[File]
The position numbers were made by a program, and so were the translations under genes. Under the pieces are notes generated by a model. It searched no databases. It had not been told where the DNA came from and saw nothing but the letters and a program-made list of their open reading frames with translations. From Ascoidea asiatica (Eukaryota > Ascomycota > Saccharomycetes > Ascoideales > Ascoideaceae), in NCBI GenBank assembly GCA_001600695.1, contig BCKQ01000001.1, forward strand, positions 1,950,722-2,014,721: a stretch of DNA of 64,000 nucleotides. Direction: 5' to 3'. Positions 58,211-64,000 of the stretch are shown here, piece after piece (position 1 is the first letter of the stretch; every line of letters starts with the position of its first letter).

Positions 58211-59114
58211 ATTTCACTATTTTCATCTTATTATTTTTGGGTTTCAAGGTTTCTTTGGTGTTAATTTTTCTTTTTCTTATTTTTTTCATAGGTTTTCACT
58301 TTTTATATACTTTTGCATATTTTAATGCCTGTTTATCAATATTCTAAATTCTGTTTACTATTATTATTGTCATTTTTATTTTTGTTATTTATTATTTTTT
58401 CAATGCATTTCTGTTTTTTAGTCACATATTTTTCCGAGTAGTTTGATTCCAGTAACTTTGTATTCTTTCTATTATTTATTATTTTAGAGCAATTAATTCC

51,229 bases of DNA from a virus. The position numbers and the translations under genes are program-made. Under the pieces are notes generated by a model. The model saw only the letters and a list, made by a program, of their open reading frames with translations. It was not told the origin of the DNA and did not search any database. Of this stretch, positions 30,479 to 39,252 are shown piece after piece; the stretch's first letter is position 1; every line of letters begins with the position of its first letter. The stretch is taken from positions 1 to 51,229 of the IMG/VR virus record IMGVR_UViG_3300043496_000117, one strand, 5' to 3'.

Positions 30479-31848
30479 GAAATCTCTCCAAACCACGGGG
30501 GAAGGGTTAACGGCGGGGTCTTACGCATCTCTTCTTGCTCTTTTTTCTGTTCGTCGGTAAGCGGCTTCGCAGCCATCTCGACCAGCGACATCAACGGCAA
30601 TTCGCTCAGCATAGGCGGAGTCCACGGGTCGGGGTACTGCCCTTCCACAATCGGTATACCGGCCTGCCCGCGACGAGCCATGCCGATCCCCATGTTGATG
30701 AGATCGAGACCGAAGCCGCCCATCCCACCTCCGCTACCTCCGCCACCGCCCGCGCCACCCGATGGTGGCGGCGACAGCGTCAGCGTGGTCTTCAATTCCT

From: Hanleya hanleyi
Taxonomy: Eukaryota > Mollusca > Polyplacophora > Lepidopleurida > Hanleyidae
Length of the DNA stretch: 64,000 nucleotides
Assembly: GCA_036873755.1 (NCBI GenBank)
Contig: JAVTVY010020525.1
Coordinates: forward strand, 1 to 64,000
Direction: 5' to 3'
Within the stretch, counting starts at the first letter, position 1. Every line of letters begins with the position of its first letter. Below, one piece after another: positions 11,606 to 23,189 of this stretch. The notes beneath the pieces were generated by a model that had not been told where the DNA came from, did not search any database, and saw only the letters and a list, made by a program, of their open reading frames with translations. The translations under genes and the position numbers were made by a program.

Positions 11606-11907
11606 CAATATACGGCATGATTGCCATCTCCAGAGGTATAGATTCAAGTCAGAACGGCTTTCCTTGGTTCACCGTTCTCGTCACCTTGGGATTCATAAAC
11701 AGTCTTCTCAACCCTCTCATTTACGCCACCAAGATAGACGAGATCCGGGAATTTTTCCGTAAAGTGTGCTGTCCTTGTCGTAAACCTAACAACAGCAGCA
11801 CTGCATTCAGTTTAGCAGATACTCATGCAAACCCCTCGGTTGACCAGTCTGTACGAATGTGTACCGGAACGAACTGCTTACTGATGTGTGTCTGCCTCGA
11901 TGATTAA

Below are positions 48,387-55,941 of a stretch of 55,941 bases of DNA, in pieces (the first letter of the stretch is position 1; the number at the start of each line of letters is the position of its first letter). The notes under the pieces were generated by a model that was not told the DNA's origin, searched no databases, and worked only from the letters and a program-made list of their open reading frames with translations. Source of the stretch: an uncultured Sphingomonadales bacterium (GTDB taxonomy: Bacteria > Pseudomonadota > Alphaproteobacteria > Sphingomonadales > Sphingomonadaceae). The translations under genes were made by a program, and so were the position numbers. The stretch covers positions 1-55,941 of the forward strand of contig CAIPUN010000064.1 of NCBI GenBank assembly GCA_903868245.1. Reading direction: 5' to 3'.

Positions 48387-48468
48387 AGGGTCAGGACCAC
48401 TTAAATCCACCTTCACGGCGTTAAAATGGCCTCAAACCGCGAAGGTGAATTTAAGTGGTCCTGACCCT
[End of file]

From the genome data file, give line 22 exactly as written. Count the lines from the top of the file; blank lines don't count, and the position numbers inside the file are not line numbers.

11701 AGTCTTCTCAACCCTCTCATTTACGCCACCAAGATAGACGAGATCCGGGAATTTTTCCGTAAAGTGTGCTGTCCTTGTCGTAAACCTAACAACAGCAGCA